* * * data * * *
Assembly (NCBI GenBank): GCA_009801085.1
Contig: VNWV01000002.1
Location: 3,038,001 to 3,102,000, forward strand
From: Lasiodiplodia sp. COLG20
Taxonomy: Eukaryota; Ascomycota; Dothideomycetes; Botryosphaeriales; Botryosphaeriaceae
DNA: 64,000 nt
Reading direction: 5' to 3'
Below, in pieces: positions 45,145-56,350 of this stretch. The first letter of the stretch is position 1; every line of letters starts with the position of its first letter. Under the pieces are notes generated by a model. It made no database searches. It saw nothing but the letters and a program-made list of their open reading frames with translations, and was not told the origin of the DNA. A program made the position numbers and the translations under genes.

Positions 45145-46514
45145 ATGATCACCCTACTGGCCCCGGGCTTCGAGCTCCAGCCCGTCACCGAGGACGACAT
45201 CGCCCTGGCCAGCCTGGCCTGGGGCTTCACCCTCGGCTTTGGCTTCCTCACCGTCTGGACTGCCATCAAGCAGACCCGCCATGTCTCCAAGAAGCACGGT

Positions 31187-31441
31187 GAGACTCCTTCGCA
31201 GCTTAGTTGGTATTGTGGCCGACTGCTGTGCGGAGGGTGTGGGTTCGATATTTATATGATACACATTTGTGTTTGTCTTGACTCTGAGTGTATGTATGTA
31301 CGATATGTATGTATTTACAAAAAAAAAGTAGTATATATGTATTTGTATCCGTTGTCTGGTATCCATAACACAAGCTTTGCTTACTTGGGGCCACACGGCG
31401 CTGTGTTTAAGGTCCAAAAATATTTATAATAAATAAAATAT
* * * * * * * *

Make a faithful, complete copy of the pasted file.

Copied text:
Assembly (NCBI GenBank): GCA_009801085.1
Contig: VNWV01000002.1
Location: 3,038,001 to 3,102,000, forward strand
From: Lasiodiplodia sp. COLG20
Taxonomy: Eukaryota; Ascomycota; Dothideomycetes; Botryosphaeriales; Botryosphaeriaceae
DNA: 64,000 nt
Reading direction: 5' to 3'
Below, in pieces: positions 45,145-56,350 of this stretch. The first letter of the stretch is position 1; every line of letters starts with the position of its first letter. Under the pieces are notes generated by a model. It made no database searches. It saw nothing but the letters and a program-made list of their open reading frames with translations, and was not told the origin of the DNA. A program made the position numbers and the translations under genes.

Positions 45145-46514
45145 ATGATCACCCTACTGGCCCCGGGCTTCGAGCTCCAGCCCGTCACCGAGGACGACAT
45201 CGCCCTGGCCAGCCTGGCCTGGGGCTTCACCCTCGGCTTTGGCTTCCTCACCGTCTGGACTGCCATCAAGCAGACCCGCCATGTCTCCAAGAAGCACGGT

Positions 31187-31441
31187 GAGACTCCTTCGCA
31201 GCTTAGTTGGTATTGTGGCCGACTGCTGTGCGGAGGGTGTGGGTTCGATATTTATATGATACACATTTGTGTTTGTCTTGACTCTGAGTGTATGTATGTA
31301 CGATATGTATGTATTTACAAAAAAAAAGTAGTATATATGTATTTGTATCCGTTGTCTGGTATCCATAACACAAGCTTTGCTTACTTGGGGCCACACGGCG
31401 CTGTGTTTAAGGTCCAAAAATATTTATAATAAATAAAATAT